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horst_keller
Product and Topic Expert
Product and Topic Expert

In my blog  ABAP News for 7.40, SP08 - GROUP BY for Interna... | SCN I introduced the GROUP BY addition for LOOP AT for internal tables.

Since there seems to be some confusion about the syntax and its meaning, let us approach the grouping of internal tables step by step using a very simple case and you will see that it isn't that complicated at all. I also attached the full text of a program, that executes the following steps and produces some output.

Say, you have an internal table spfli_tab TYPE TABLE OF spfli  filled with data from database table SPFLI (what else ...).

Step 1, Grouping by one column

The most simple thing you can do is grouping by one column:

LOOP AT spfli_tab INTO wa

                  GROUP BY wa-carrid.

       ... wa-carrid ...

ENDLOOP.


Inside the loop you can access wa, especially wa-carrid. wa contains the first line of each group that is created by GROUP BY. This is called representative binding. Inside the loop wa represents a group.


In order to access the members of each group, you add a member loop:


LOOP AT spfli_tab INTO wa

                  GROUP BY wa-carrid.

  ...

  LOOP AT GROUP wa INTO DATA(member).

    ... member-... ...

  ENDLOOP.

  ...

ENDLOOP.


member is a structure with the line type of spfli_tab and contains the members of each group.


Step 2, Grouping by more than one column


If you want to group by more than one grouping criterion (columns in the most simple case), you write:


LOOP AT spfli_tab INTO wa

                  GROUP BY ( key1 = wa-carrid key2 = wa-airpfrom ).

  ... wa-carrid ... wa-airpfrom ...

ENDLOOP.


In this case, you construct a structured group key. In the case of representative binding shown here, wa is reused for accessing the group key inside the loop.


In order to access the members of the groups, you can add exactly the same member loop as in step 1 above.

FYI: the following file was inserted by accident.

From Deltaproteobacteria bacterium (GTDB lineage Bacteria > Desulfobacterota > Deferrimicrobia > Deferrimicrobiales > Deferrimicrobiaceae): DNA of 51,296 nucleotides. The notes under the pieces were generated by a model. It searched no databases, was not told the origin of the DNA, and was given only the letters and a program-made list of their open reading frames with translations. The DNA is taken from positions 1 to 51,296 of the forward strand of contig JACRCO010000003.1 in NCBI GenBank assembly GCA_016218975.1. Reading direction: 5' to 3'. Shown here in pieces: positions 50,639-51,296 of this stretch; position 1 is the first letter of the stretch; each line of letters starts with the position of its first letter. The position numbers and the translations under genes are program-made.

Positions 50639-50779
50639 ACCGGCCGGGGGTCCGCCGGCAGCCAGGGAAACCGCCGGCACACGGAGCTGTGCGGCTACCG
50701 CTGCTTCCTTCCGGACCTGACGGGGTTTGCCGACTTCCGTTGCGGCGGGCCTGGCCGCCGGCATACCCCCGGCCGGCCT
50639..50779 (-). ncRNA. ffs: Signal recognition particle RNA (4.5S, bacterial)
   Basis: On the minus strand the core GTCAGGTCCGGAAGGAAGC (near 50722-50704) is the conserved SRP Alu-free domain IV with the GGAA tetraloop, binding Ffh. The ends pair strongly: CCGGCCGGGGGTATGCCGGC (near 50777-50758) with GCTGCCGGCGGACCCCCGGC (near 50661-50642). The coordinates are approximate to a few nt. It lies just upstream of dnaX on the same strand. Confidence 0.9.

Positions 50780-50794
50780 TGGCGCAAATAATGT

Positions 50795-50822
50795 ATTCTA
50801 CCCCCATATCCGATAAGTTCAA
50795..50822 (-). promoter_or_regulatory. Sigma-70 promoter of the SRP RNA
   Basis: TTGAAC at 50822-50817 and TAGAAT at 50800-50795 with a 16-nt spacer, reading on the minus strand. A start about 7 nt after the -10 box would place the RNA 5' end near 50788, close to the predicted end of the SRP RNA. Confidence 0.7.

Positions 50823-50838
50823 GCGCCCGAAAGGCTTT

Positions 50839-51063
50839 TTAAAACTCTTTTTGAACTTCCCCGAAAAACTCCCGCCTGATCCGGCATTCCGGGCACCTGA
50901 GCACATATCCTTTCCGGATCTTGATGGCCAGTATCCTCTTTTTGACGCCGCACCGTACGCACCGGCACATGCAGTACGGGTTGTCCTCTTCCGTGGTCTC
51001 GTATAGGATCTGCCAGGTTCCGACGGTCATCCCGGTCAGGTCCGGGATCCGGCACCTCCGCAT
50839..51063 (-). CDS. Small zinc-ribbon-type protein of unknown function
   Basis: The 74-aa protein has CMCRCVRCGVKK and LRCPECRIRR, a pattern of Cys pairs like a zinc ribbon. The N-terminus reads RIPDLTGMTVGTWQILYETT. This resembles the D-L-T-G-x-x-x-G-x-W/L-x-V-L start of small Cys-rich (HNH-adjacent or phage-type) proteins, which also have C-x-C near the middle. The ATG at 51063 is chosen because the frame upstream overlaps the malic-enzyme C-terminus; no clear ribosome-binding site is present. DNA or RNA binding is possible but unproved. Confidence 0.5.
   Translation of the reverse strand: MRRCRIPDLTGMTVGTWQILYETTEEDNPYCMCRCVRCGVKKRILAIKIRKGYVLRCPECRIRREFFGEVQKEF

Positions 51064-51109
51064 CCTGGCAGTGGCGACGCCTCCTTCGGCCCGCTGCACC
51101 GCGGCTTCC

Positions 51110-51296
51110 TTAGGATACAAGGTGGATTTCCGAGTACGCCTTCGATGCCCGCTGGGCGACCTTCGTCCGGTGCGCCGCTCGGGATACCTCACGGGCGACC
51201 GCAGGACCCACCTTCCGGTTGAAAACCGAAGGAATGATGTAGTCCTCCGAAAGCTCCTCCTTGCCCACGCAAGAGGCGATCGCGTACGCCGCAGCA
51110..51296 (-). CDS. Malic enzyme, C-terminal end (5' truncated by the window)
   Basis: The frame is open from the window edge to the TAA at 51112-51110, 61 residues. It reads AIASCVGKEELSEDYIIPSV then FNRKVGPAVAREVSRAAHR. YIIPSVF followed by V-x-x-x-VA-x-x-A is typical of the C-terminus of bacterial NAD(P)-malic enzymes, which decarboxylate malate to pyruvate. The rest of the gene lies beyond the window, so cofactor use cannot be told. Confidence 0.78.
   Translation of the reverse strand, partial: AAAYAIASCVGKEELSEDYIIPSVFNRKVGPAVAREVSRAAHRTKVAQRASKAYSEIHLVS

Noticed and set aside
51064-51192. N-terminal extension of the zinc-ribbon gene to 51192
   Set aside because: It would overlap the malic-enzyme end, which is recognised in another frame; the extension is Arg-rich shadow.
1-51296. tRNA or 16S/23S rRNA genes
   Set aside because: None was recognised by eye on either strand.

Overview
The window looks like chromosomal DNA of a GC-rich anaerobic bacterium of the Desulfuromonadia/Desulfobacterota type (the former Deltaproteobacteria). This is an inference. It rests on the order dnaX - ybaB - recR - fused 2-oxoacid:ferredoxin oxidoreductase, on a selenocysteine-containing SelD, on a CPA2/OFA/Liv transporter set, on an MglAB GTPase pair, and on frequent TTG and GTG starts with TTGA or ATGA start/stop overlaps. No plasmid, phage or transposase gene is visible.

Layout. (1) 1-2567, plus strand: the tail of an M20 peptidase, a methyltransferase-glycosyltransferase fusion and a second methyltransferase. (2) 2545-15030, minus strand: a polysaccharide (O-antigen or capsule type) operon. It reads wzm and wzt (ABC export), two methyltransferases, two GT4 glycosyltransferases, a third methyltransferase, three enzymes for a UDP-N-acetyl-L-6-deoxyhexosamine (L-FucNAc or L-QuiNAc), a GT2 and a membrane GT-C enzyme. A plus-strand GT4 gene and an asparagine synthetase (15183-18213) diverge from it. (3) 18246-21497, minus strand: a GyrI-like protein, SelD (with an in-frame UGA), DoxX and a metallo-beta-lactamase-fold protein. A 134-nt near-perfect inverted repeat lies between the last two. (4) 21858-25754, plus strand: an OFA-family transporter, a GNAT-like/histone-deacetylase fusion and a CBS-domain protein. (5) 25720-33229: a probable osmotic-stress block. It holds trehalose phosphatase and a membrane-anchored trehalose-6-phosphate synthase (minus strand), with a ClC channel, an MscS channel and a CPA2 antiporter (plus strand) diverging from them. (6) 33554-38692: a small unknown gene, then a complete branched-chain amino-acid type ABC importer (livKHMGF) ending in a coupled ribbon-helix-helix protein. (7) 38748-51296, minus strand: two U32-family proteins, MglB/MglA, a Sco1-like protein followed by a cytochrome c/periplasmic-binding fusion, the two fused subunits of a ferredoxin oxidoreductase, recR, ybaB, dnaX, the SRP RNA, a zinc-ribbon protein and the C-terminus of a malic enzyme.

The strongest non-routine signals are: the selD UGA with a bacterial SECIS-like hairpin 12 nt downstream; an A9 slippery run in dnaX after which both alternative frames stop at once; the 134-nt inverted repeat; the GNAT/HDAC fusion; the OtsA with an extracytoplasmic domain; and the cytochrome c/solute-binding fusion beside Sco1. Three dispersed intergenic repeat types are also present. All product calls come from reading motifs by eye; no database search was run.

Step 3, Group key binding for grouping by one column


Besides the representative binding, where the INTO-clause of LOOP AT is reused for accessing the group, you can define a group key binding:


LOOP AT spfli_tab INTO wa

                  GROUP BY wa-carrid

                  INTO DATA(key).

  ... key ...

ENDLOOP.


Not too different from step 1 above, eh? Instead of reusing wa, you use an elementary data object key that for convenience is declared inline here. Group key binding offers some more functionality compared to representative binding (additions WITHOUT MEMBERS, GROUP SIZE, GROUP INDEX). If you don't need those, you can stay with representative binding. Nevertheless, I myself always prefer group key binding, since it makes the group key more explicit. But that's a question of taste.


Inserting the member loop works as before:


LOOP AT spfli_tab INTO wa

                  GROUP BY WA-CARRID

                  INTO DATA(key).

  ...

  LOOP AT GROUP key INTO member.

    ... members ...

  ENDLOOP.

  ...

ENDLOOP.


Note, that you access the group using the name key now.


Step 4, Group key binding for grouping by more than one column


Last but not least, group key binding for structured group keys:


LOOP AT spfli_tab INTO wa

                  GROUP BY ( key1 = wa-carrid key2 = wa-airpfrom )

                  INTO DATA(key).

  ... key-key1 ... key-key2 ...

ENDLOOP.


Now, key is a structure with the components key1 and key2. The member loop can be added exactly as in step 3.


If you aren't interested in the members, you can use the NO MEMBERS addition in order to save some run time and some memory. E.g.


LOOP AT spfli_tab INTO wa

                  GROUP BY ( key1 = wa-carrid key2 = wa-airpfrom

                             index = GROUP INDEX size = GROUP SIZE )

                  WITHOUT MEMBERS

                  INTO DATA(key).

  ... key-key1 ... key-key2 ... key-index ... key-size ... 

ENDLOOP.


A member loop is not possible here. But key is enriched with some predefiined optional components for additional informations.


Conclusion


Not too complicated, or?


Having understood these simple facts, you can go on, read the documentation, and do more complicated things, e.g. exploiting the fact that you can use expressions for the RHS of the group key definitions or using FOR expressions instead of LOOP AT.

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